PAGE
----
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Applications of Linear and Nonlinear Models: Fixed Effects, Random Effects, and Total Least Squares (Springer Geophysics)by Joseph Awange
Synopses & Reviews
Here we present a nearly complete treatment of the Grand Universe of linear and weakly nonlinear regression models within the first 8 chapters. Our point of view is both an algebraic view as well as a stochastic one. For example, there is an equivalent lemma between a best, linear uniformly unbiased estimation (BLUUE) in a Gauss-Markov model and a least squares solution (LESS) in a system of linear equations. While BLUUE is a stochastic regression model, LESS is an algebraic solution. In the first six chapters we concentrate on underdetermined and overdeterimined linear systems as well as systems with a datum defect. We review estimators/algebraic solutions of type MINOLESS, BLIMBE, BLUMBE, BLUUE, BIQUE, BLE, BIQUE and Total Least Squares. The highlight is the simultaneous determination of the first moment and the second central moment of a probability distribution in an inhomogeneous multilinear estimation by the so called E-D correspondence as well as its Bayes design. In addition, we discuss continuous networks versus discrete networks, use of Grassmann-Pluecker coordinates, criterion matrices of type Taylor-Karman as well as FUZZY sets. Chapter seven is a speciality in the treatment of an overdetermined system of nonlinear equations on curved manifolds. The von Mises-Fisher distribution is characteristic for circular or (hyper) spherical data. Our last chapter eight is devoted to probabilistic regression, the special Gauss-Markov model with random effects leading to estimators of type BLIP and VIP including Bayesian estimation. The fifth problem of algebraic regression, the system of conditional equations of homogeneous and inhomogeneous type, is formulated. An analogue is the inhomogeneous general linear Gauss-Markov model with fixed and random effects, also called mixed model. Collocation is an example. Another speciality is our sixth problem of probabilistic regression, the model "errors-in-variable", also called Total Least Squares, namely SIMEX and SYMEX developed by Carroll-Cook-Stefanski-Polzehl-Zwanzig. Another speciality is the treatment of the three-dimensional datum transformation and its relation to the Procrustes Algorithm. The sixth problem of generalized algebraic regression is the system of conditional equations with unknowns, also called Gauss-Helmert model. A new method of an algebraic solution technique, the concept of Groebner Basis and Multipolynomial Resultant is finally presented, illustrating polynomial nonlinear equations. A great part of the work is presented in four Appendices. Appendix A is a treatment, of tensor algebra, namely linear algebra, matrix algebra and multilinear algebra. Appendix B is devoted to sampling distributions and their use in terms of confidence intervals and confidence regions. Appendix C reviews the elementary notions of statistics, namely random events and stochastic processes. Appendix D introduces the basics of Groebner basis algebra, its careful definition, the Buchberger Algorithm, especially the C. F. Gauss combinatorial algorithm. Throughout we give numerous examples and present various test computations. Our reference list includes more than 3000 references, books and papers attached in a CD. This book is a source of knowledge and inspiration not only for geodesists and mathematicians, but also for engineers in general, as well as natural scientists and economists. Inference on effects which result in observations via linear and nonlinear functions is a general task in science. The authors provide a comprehensive in-depth treatise on the analysis and solution of such problems. I wish all readers of this brilliant encyclopaedic book this pleasure and much benefit. Prof. Dr. Harro Walk Institute of Stochastics and Applications, Universität Stuttgart, Germany.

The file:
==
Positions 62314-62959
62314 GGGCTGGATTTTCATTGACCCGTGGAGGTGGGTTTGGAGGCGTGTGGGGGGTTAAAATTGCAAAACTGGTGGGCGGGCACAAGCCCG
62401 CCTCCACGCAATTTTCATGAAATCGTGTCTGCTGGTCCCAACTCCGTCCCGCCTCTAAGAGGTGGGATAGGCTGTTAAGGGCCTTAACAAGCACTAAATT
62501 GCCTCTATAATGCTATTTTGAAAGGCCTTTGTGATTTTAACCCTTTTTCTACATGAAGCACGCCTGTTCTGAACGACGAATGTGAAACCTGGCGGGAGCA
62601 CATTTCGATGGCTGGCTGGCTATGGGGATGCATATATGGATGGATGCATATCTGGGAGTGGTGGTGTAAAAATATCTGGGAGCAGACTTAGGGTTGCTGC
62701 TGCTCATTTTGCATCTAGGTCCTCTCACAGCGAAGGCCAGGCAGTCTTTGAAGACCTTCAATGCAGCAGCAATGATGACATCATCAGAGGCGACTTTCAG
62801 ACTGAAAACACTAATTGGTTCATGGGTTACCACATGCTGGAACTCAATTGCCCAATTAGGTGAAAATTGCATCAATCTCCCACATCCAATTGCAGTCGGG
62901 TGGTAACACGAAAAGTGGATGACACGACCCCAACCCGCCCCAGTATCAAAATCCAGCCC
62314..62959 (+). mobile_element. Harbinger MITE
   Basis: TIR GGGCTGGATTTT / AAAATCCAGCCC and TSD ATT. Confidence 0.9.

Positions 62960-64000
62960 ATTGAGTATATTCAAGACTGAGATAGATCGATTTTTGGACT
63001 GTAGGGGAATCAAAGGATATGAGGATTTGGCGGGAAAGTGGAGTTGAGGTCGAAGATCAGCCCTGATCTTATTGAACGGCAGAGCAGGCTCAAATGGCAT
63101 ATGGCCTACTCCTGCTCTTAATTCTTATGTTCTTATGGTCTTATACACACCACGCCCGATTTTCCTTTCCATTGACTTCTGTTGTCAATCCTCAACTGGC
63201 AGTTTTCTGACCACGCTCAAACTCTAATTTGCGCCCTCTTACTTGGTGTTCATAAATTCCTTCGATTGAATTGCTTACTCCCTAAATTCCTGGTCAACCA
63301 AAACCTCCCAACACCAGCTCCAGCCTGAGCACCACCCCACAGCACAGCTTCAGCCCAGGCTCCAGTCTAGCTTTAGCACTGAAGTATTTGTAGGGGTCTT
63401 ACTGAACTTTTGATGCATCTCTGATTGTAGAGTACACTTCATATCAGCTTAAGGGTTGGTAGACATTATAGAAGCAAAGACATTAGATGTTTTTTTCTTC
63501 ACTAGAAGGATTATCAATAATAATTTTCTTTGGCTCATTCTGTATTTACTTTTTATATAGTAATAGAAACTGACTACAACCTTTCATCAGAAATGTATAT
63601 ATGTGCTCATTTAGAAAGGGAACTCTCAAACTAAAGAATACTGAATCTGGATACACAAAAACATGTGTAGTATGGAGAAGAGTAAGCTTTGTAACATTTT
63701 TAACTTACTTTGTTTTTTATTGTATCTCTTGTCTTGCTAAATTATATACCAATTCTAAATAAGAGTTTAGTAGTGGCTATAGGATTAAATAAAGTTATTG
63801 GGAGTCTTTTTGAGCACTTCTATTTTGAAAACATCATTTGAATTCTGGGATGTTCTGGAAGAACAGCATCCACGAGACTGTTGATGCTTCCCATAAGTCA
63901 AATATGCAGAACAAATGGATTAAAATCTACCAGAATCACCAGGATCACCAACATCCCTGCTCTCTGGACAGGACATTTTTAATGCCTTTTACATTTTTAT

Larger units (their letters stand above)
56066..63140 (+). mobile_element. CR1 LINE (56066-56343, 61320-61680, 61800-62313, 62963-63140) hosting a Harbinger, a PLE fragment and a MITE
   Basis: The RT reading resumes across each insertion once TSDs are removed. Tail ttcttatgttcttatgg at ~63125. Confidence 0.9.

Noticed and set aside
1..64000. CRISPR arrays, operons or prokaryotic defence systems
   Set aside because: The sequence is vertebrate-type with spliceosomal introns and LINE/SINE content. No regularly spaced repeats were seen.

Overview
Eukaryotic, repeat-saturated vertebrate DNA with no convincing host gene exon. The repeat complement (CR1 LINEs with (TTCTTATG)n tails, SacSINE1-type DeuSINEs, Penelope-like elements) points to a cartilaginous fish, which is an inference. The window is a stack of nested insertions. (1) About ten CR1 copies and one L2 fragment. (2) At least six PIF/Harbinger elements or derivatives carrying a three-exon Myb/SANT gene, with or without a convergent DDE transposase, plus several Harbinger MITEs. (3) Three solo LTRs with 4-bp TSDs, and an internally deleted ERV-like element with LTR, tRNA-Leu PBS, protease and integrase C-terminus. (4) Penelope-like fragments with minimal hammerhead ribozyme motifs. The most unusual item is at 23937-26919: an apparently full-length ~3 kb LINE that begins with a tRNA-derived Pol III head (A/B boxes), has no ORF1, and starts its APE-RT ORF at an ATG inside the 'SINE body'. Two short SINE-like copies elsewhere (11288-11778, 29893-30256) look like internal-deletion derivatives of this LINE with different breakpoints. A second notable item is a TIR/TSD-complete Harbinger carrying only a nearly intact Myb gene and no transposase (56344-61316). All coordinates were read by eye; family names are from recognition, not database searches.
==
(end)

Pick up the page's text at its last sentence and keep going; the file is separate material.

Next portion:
This book offers a thorough treatment of the 'Grand Universe' of linear and weakly nonlinear regression models, from an algebraic view as well as a stochastic one. Includes examples and test computations, and a bibliography with more than 2000 references.
Table of Contents
The first problem of algebraic regression.- The first problem of algebraic regression: the bias problem Special Gauss-Markov model with datum defects, LUMBE.- The second problem of algebraic regression Inconsistent system of linear observational equations.- The second problem of probabilistic regression Special Gauss-Markov model without datum defect.- The third problem of algebraic regression.- The third problem of probabilistic regression Special Gauss-Markov model without datum defect.- Overdetermined system of nonlinear equations on curved manifolds inconsistent system of directional observational equations.- The fourth problem of probabilistic regression Special Gauss-Markov model with random effects.- Appendix A-D.- References.- Index.
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